Company insolvencies up in 2018

While company insolvency rates dipped in the final quarter of last year, the total number of company insolvencies increased in 2018 to 16,090, the highest level since 2014, figures from the Insolvency Service show

Company insolvencies decreased in Q4 2018 on the previous quarter but were higher the same quarter in 2017.

Overall, all types of company insolvency increased in 2018 compared with 2017 except administrative receivership.

Insolvency Service figures show 17,439 companies entered insolvency in 2018, a rise of 0.7% on 2017. Total liquidations fell by 0.5% to 15,618; this consisted of an increase of 11.1% in compulsory liquidations to 3,117 and a decrease in creditors voluntary liquidations (CVLs) of 3% to 12,501.

There were 1,349 bulk insolvencies in 2018, roughly half as many as in 2017. Excluding bulk insolvencies, there were 16,090 insolvencies in 2018, a 10% increase on 2017.

Excluding bulk insolvencies, underlying company liquidations increased by 9.7% to 14,269 with CVLs increasing by 9.3%. This was the highest yearly total for company liquidations since 2013. Compared with 2017, administrations in 2018 increased by 11.2%, and company voluntary arrangements (CVAs) increased by 16%.

The estimated underlying liquidation rate in 2018 was one company liquidation per 249 of active companies, up from one in 264 in 2017.

John Cullen, business recovery partner at Menzies, said: ‘The recent dip in consumer confidence is beginning to impact spending behaviour and this is having an effect across the economy.

‘Retailers have been particularly badly affected and many are still saddled by historic rental agreements, which are undermining their profitability. Other sectors of the economy are also affected, among them the construction and hospitality & leisure industries.

‘Despite the low rate of unemployment, the current climate of Brexit uncertainty and political instability, is unsettling for consumers, and this is creating exceptionally challenging trading conditions for many businesses.

‘Corporate insolvencies are likely to continue to rise in 2019.’

Stuart Frith, president of insolvency and restructuring trade body R3, predicted that an area to watch in 2019 will be public service provision, as government funding or subsidies are being cut, at the same time as these sectors are required to take on additional work due to cuts in alternative provision.

He also flagged up changes to the insolvency regime which may cause funding difficulties for smaller companies, saying: ‘Government proposals to give itself priority status for repayments in insolvencies may well have a negative impact on the ability of small businesses to finance themselves this year. With uncertainty in the supply chain, many businesses will be seeking to increase their stock levels to counteract this and will require new finance to do so.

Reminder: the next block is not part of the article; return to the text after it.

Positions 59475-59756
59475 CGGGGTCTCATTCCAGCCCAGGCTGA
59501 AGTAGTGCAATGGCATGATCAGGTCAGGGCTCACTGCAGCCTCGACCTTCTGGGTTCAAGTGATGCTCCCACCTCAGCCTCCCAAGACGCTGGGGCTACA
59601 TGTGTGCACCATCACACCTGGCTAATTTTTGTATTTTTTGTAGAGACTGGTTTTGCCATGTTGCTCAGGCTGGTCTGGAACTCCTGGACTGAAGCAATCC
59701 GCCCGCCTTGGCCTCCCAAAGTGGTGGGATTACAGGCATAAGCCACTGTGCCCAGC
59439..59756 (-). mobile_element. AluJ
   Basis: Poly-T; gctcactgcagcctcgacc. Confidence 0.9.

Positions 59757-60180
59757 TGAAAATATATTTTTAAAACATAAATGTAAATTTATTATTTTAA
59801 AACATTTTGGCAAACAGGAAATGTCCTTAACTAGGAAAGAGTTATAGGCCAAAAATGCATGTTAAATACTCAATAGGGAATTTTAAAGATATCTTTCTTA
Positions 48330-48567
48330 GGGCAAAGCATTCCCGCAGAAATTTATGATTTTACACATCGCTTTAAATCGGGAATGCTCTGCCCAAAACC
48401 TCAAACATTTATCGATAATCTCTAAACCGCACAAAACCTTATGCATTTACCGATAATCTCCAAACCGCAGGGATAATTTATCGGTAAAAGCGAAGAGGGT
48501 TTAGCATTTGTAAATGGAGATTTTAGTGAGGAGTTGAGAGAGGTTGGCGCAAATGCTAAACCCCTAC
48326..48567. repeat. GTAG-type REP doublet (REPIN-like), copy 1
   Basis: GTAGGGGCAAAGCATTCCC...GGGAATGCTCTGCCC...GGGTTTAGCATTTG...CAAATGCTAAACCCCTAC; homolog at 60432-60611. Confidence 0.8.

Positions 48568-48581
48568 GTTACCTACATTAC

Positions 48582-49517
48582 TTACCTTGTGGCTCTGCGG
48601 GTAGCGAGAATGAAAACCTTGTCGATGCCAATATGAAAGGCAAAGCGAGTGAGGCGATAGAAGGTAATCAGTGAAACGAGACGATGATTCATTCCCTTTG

‘But if funders are concerned that the government will take a bigger cut if things go wrong, then lending decisions become much harder.’

The Insolvency Service figures also show that in 2018, there were 115,229 personal insolvencies, an increase of 16% on 2017, and the highest annual total since 2011. Total individual insolvencies rose in Q4 2018 to the highest level since Q2 2010.

Personal insolvencies rose 35% from Q3 to Q4 2018, and are 35% higher than in the same quarter in 2017. This was primarily driven by increases in individual voluntary arrangements (IVAs) which reached their highest annual total on record.

Frith said: ‘Personal insolvency numbers have been rising steadily every year since 2015, and 2018 was no exception. As banks and other lenders have tightened their credit standards in response to the Bank of England’s concerns around consumer over-indebtedness, many people have run out of road.

‘It is notable that bankruptcies and debt relief orders have risen over a year in which, if you look at the headline figures, England and Wales enjoyed record low levels of unemployment, which is something normally associated with fewer insolvencies.

‘While unemployment is low, the nature of employment is much-changed. Working hours can be unpredictable and not necessarily well paid.’

Insolvency statistics are here.

Report by Pat Sweet

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